Congratulations to you, to your families, and to your loved ones.  Good luck and God bless you.
Current events
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April 22,  2022
In a keynote address at a Stanford University Cyber Policy Center symposium entitled “Challenges to Democracy in the Digital Information Realm,” former President Barack Obama outlined the ways in which technology challenges democracy, and suggested a set of principles to chart a new path forward.

"Hello, Stanford. It is great to be in California and back in beautiful Palo Alto. Coming here always makes me want to go back to college, although an 18-year-old Barack Obama would not have gotten in. I got more serious, later.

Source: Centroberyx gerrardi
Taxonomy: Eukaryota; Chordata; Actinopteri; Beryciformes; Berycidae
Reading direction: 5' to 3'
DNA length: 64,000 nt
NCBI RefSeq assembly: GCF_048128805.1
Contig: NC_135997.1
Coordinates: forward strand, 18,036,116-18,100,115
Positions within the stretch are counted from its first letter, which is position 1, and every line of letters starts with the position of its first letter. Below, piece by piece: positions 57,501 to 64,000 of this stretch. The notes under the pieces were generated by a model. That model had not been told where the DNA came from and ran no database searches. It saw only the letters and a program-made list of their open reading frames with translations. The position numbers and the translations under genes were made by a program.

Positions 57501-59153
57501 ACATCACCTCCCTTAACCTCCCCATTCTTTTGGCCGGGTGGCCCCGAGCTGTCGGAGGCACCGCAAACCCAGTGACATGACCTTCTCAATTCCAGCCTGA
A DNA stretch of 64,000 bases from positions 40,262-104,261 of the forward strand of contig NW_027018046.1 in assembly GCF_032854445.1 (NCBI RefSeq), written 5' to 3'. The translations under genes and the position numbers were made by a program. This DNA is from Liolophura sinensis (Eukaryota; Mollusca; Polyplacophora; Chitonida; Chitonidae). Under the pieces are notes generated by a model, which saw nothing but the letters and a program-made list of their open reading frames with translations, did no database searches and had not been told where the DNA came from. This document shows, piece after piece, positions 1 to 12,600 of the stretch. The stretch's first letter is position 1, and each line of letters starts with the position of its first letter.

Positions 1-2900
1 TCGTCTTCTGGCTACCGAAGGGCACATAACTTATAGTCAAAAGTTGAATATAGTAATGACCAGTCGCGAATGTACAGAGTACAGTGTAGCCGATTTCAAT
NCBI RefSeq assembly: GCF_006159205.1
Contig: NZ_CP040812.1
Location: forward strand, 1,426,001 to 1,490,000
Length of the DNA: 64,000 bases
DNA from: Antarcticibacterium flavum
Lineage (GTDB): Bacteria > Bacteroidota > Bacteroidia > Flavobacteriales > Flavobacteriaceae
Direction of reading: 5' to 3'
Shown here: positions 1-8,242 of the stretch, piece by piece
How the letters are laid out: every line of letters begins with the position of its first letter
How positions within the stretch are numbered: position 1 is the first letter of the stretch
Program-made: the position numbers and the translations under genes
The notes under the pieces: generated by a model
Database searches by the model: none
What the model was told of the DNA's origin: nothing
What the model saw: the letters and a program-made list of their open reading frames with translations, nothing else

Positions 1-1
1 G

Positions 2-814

I want to thank the Cyber Policy Center here at Stanford for hosting this event. I want to thank Tiana for that outstanding introduction, and for all the work that you are doing. I want to thank a great friend and a remarkable public servant and Ambassador of Russia, during very difficult times, and one of my top advisors, Michael McFaul, for being here.
Michelle and I set up the Obama Foundation to train the next generation of leaders, and I think you saw in Tiana, the example of the kind of remarkable leadership that’s out there, with the talent and vision to lead us forward, as long as old people get out of the way.
During some of the darkest days of World War II, American philosopher, Reinhold Niebuhr, wrote the following, “Man’s capacity for justice makes democracy possible, but man’s inclination to injustice makes democracy necessary.”